Over the past two years, the circular economy has drastically changed the chemical industry. With more end-consumers pushing for sustainability, chemical companies are now witnessing a substantial pull from downstream value chains for circular products and processes. But the move to circular threatens to disrupt existing value chains and profit pools.
Chemical companies now have a new role to play in the circular economy, and the impact of their efforts will be felt across more than just their industry.
What is the circular economy?
The circular economy seeks to replace today’s linear “take-make-dispose” approach to resources with one where materials are constantly cycled back through the value chain for re-use, resulting in less energy and resource
consumption. This can be achieved in many ways, including by creating circular operations, developing circular products and services, and increasing collaboration across product life cycles and value chains.
The accelerating shift to circularity
Evolving consumer attitudes are one of the key factors driving the growing importance of the circular economy. People now want to use more sustainable products that are recycled and bio-based.
Meanwhile, brand owners are watching evolving consumer preferences on circularity and taking a leading position in making voluntary commitments to circular economy goals. Investors are increasingly likely to factor in a company’s
impact on society and the environment to determine its worth. The EU has committed to achieving a 45 percent reduction in greenhouse gas emissions by 2030 (compared to 1990 levels). And all of these changes are taking place against a backdrop of increasing regulation and new players entering the market to address the opportunities provided by new technologies.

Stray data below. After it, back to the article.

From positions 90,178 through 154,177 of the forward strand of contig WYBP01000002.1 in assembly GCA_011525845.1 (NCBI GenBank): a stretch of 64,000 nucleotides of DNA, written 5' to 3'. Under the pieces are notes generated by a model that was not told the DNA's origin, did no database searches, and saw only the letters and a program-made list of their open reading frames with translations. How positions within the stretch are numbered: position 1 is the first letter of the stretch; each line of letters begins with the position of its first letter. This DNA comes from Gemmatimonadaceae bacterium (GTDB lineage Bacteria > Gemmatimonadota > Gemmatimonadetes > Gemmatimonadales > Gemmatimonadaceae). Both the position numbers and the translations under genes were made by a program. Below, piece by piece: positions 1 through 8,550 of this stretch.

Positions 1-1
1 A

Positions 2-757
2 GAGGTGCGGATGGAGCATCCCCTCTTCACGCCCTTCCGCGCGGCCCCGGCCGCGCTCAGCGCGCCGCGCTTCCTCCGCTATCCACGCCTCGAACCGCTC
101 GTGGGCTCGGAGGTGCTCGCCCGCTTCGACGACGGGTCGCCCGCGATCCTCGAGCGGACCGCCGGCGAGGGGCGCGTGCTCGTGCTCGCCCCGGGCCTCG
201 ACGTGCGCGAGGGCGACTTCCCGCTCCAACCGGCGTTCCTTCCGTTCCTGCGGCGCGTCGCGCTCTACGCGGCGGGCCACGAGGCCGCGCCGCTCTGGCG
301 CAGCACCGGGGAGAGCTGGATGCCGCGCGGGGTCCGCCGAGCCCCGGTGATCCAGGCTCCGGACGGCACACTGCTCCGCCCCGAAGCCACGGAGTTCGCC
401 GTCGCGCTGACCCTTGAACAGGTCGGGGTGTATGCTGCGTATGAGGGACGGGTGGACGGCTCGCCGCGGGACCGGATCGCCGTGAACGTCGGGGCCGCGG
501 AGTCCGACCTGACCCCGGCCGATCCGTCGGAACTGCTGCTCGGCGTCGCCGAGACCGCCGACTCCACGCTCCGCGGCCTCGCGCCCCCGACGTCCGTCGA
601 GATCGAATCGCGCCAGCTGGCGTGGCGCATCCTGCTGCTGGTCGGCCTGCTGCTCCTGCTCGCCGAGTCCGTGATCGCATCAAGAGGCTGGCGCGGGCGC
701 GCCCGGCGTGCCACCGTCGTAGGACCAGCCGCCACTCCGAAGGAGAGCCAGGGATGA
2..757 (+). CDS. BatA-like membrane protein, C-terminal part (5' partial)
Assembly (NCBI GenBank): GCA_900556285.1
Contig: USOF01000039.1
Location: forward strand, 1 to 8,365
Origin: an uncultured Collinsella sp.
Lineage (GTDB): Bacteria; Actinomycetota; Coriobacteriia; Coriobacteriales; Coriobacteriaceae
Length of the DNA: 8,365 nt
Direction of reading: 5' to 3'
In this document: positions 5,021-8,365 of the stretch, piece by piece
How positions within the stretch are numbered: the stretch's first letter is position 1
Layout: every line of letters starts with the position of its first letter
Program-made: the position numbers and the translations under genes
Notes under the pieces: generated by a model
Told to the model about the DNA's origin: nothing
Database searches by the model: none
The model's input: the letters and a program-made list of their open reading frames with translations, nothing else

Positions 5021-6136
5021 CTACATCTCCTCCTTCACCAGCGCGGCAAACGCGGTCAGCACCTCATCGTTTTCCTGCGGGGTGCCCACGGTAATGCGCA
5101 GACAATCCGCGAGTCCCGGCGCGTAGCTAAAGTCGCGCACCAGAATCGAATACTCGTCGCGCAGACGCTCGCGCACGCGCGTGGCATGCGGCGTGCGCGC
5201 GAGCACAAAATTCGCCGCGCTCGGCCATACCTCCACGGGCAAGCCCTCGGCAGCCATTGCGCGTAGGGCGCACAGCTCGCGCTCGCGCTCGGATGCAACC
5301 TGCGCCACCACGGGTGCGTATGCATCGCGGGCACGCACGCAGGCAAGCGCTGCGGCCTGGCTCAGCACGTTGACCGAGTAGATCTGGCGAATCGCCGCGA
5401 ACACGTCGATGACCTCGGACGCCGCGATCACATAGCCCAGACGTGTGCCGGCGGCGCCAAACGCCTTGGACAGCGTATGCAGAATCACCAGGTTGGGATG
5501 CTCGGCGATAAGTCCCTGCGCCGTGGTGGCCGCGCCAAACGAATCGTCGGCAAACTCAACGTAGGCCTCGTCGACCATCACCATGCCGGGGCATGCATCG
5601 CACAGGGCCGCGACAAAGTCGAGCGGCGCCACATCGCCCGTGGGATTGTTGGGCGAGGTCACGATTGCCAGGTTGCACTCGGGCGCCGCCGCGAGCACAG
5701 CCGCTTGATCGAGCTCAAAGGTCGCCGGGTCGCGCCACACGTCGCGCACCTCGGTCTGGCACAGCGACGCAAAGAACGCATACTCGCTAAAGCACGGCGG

A single industry cannot achieve circularity alone. Thriving in the circular economy will depend on chemical companies collaborating between value-chain segments to keep materials in the economy for longer, and to close various loops that cycle materials back through the value chain.
Accenture estimates that approximately two-thirds of chemical product volumes sold to downstream industries could be circulated through one loop or the other. To close these loops, chemical companies need to focus on several activities.
Moving into circular: options for chemical companies
In the EU, about 51.2 million tons of plastics were consumed in 2018, but only 29.1 million tons of plastic waste were collected.1 In the absence of any disruptions, Accenture expects plastics consumption to grow to 60.5 million tons by 2030. And taking into account all chemical products—not just plastics—and integrating numerous assumptions, our Accenture model projects consumption growing from 139 million tons in 2018 to 180 million tons in 2030.
Designing for circularity
The redesign of products for circularity will need to be far-reaching and widespread, otherwise massive investments will be required, inefficiencies will increase due to the large portion of waste that cannot be handled, and a costly system that consumes large amounts of energy will emerge.
Occupying sweet spots
Circular value chains will help brand owners meet their commitments and provide an opportunity for chemical producers to go beyond the traditional business models of simply making and selling molecules, and instead participate in more portions of the value chain, offering considerable growth potential. The race to occupy “sweet spots” in the future value chains is already on.
Increasing collaboration across the value chain
For chemical companies, it will be important to make value chain collaboration part of a systematic overall circularity strategy, and to enter strategic partnerships sooner rather than later.
With chemical companies now seeing the importance of the circular economy, they can start taking these seven practical steps to move forward.
1 Source: Plasticseurope.org, 16 July 2019.